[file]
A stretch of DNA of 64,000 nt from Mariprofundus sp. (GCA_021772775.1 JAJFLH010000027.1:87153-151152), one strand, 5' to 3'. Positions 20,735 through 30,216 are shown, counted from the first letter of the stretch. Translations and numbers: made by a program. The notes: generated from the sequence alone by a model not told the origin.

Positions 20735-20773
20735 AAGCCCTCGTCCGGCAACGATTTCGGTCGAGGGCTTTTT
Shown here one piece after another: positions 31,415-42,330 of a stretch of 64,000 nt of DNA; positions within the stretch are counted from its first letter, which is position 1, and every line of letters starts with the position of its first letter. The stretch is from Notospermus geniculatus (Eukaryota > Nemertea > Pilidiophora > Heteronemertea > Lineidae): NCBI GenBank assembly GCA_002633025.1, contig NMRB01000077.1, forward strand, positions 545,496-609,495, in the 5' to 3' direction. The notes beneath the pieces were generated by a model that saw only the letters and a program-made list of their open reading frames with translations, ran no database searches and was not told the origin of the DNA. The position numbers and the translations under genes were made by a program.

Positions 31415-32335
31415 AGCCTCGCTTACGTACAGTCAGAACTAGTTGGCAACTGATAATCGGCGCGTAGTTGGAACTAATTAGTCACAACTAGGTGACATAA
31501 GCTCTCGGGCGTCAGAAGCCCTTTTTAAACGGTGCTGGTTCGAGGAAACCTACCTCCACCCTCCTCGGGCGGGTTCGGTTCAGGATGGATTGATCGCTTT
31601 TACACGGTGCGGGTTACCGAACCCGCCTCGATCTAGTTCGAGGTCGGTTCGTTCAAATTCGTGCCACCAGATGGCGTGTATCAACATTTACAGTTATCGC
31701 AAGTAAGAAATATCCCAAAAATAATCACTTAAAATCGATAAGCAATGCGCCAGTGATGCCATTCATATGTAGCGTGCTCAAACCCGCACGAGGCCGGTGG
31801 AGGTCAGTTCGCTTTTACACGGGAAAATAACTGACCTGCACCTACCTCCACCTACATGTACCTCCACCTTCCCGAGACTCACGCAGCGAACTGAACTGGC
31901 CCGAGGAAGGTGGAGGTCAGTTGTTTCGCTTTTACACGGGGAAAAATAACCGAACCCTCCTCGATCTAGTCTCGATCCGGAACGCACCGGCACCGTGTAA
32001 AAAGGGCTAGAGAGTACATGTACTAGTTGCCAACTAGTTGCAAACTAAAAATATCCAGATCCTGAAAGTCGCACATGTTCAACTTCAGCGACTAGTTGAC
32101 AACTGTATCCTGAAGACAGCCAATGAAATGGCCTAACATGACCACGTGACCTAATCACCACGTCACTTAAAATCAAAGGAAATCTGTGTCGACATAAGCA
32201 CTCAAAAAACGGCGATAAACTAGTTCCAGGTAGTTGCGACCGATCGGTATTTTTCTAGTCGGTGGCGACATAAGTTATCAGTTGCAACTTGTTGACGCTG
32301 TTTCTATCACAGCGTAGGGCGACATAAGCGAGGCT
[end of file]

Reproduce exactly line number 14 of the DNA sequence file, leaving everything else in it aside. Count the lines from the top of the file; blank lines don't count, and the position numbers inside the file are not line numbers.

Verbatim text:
32201 CTCAAAAAACGGCGATAAACTAGTTCCAGGTAGTTGCGACCGATCGGTATTTTTCTAGTCGGTGGCGACATAAGTTATCAGTTGCAACTTGTTGACGCTG